Tag Archives: high school

Why We Should Cry for Change in Education, Part 5

15 Sep

Even though my day-to-day teaching duties are over, I’m enjoying the website Edutopia, founded by George Lucas and others. It seems to be a teacher-supportive mix of practical advice and progressive thinking, with thoughtful bloggers and helpful videos.

This blog headline caught my attention the other day: “The Role of Mistakes in the Classroom,” by Alina Tugend, a New York Times columnist and author of “Better By Mistake: The Unexpected Benefits of Being Wrong.” Tugend’s premise is that it’s OK for school kids to make mistakes in math, reading comprehension and other subjects because it’s all in the name of learning. With effort, kids might arrive at the right answers, and even if they don’t, they should be praised for embarking on that road to learning and not just shirking off an assignment because their mindset is that they can’t do it. The concept makes so much sense; the trouble is that it butts heads with our test-scores-are-everything goals right now.

I liked how Tugend called the idea “resilient learning,” and it helped me recall the times I had to coax freshmen and sophomores into writing an essay, any essay, because — I assured them — their efforts would be reflected in their grade. So many of the kids assumed that a poorly written essay would be an automatic F; thus, why put in the effort? So, sure, I graded some pretty rough patches of writing in my time — full of sentence fragments, wandering ideas, cliched openings and conclusions and, yeesh, the spelling errors. But, hey, they were writing.

I could contrast my approach to grading essays to some of my colleagues’ methods and their superciliousness when it came to catching mistakes — an attitude of “aha! I knew I’d find a noun-pronoun disagreement in there!” Should teachers fill students’ papers with critical comments in the hopes of teaching them something? That’s a whole ‘nother topic there.

I saw Francisco the other day when I was subbing. “Look, Ms. Ross, I’m still here!” The odds were so heavy against Francisco when he was in my sophomore English class. He had moved here from LA to escape the gang life, where he had survived a stabbing, only to get lured into the wannabe-gangsta life at our school. Still, he worked with all of his teachers and a magnificent ESL aide to keep up his grades. When the narrative essay assignment came up, he admitted he’d never written more than a sentence at a time. With a little encouragement, though, he handed in a long, heartfelt essay about the mistakes in his life and the quest to become a better man. Full of errors? Yes. Sophomore-level writing? No, but a triumph in narrative voice.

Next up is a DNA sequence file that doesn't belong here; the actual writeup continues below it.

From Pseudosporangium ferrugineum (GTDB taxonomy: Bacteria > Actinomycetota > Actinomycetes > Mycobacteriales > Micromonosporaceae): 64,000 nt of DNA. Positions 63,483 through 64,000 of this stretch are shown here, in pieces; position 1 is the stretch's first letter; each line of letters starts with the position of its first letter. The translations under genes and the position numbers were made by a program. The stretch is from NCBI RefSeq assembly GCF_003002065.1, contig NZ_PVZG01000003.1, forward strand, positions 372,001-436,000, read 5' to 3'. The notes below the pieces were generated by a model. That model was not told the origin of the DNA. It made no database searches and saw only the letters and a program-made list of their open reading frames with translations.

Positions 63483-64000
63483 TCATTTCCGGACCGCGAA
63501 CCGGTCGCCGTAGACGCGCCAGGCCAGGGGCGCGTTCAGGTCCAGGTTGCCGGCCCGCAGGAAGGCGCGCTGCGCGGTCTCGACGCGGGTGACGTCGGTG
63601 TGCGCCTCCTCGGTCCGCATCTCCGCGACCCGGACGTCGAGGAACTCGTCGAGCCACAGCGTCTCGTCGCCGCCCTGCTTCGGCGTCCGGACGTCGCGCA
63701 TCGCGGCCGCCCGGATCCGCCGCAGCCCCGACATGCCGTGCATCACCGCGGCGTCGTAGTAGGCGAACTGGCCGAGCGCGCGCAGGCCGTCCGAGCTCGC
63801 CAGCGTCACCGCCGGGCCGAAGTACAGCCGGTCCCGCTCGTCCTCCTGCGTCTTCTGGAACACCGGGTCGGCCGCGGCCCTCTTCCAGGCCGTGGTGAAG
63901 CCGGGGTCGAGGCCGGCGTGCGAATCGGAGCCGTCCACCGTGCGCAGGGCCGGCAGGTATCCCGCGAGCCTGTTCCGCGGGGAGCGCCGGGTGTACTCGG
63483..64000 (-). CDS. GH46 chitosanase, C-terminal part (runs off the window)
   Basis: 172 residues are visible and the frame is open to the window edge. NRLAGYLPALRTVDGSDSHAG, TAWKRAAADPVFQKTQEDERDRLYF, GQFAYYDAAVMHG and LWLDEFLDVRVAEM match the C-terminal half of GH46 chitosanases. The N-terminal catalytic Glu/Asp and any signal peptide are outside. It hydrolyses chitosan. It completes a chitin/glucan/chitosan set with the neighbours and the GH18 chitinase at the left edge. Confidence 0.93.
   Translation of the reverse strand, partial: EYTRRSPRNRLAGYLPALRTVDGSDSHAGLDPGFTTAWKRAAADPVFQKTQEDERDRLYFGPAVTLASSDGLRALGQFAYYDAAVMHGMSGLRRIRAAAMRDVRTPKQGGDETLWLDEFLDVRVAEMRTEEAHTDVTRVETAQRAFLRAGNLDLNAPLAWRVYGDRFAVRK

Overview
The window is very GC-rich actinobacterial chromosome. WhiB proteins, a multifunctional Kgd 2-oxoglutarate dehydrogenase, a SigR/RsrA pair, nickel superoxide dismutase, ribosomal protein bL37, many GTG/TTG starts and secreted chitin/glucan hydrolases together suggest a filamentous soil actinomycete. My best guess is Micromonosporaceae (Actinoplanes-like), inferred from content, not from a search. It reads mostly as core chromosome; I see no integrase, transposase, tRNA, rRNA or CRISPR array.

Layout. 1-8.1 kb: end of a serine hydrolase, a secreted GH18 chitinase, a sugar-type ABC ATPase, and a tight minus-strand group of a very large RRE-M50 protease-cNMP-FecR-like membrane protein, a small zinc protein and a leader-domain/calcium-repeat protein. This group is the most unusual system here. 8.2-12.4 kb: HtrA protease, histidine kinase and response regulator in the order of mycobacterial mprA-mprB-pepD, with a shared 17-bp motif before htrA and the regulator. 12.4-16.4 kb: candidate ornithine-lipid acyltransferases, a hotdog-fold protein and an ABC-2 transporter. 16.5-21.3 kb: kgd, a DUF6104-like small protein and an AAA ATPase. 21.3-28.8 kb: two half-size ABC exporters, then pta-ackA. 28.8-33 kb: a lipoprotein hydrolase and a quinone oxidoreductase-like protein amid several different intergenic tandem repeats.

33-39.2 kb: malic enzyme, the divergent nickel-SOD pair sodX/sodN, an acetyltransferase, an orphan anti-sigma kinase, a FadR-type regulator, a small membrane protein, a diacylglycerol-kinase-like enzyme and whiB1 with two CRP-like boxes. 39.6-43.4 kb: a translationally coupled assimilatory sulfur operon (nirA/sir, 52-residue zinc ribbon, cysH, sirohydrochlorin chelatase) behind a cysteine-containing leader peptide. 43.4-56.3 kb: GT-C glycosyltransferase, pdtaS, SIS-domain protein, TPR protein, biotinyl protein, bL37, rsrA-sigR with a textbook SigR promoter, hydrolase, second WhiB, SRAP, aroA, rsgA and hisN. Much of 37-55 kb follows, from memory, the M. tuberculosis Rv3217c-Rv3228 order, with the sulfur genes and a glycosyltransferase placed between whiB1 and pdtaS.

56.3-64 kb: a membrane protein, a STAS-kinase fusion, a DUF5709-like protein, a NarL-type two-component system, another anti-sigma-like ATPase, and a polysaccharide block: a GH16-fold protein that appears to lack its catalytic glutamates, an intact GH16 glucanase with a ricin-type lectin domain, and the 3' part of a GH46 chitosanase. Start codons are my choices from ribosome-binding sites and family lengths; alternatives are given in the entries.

And in just a few months, Francisco will have a diploma.

Here’s a cogent point from the comments section of the blog, said by instructional coach and writer David Ginsburg: “You can’t win if you don’t play–and the way to get kids to ‘play’ is to stress effort more so than accuracy.”

Hey, parents!

12 Aug

No one solicited this advice from me, but I’m going to give it anyway. I spent enough years as a high school teacher to know that many teenagers are scooted (or shoved?) out the door on the first day back to school without their parents having set a few ground rules for school life.
So, for any parents of teenagers reading this, here are a few things that teachers wish you would discuss with your student:
Should your student take an iPod or other mp3 device to school, and if so, what are the rules for when to take it out of the backpack?
Parents, realize that even though iPods soothe the savage beast and are silent playthings, they can still cause a distraction in the classroom. At the start of every school year, teachers have to decide what their iPod rules will be. Should an English teacher allow iPods during silent reading, a math teacher during deskwork, an art teacher during free painting and drawing? Certainly, no iPods during lectures and tests is a reasonable rule, but if teachers loosen that rule at other times, do they set themselves up for iPod-addicted students who whine, “We should be able to listen to our music all the time.”